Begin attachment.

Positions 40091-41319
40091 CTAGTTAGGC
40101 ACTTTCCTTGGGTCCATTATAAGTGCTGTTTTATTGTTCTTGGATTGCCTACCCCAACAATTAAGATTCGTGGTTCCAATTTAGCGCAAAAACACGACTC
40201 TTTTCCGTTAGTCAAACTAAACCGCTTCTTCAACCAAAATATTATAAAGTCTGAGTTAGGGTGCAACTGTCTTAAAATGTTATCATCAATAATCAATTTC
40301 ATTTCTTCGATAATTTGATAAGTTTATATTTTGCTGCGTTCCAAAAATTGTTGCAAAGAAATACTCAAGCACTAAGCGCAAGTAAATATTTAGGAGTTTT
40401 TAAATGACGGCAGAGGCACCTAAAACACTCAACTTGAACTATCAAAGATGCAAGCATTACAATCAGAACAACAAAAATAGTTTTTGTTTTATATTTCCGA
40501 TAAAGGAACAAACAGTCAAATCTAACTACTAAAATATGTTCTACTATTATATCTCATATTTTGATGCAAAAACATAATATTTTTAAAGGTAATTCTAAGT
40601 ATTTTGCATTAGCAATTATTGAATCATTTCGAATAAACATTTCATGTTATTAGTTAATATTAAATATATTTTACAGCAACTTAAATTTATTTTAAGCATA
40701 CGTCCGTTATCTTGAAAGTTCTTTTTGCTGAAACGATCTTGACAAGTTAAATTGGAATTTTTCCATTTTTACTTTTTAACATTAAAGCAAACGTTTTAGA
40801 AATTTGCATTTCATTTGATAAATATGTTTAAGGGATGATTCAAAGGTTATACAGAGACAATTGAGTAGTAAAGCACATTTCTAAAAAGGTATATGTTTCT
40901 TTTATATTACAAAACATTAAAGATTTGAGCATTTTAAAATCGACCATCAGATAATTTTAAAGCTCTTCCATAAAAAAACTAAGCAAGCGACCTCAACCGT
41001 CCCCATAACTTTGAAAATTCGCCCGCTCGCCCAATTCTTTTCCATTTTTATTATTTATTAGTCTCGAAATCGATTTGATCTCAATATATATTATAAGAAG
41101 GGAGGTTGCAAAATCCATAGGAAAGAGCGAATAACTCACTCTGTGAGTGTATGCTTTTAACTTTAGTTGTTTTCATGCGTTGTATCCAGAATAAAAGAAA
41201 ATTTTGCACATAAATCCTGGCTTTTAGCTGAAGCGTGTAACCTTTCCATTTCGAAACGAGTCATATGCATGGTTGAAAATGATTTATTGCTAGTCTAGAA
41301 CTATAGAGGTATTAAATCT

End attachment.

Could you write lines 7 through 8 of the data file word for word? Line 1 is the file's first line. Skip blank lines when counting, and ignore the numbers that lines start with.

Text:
40501 TAAAGGAACAAACAGTCAAATCTAACTACTAAAATATGTTCTACTATTATATCTCATATTTTGATGCAAAAACATAATATTTTTAAAGGTAATTCTAAGT
40601 ATTTTGCATTAGCAATTATTGAATCATTTCGAATAAACATTTCATGTTATTAGTTAATATTAAATATATTTTACAGCAACTTAAATTTATTTTAAGCATA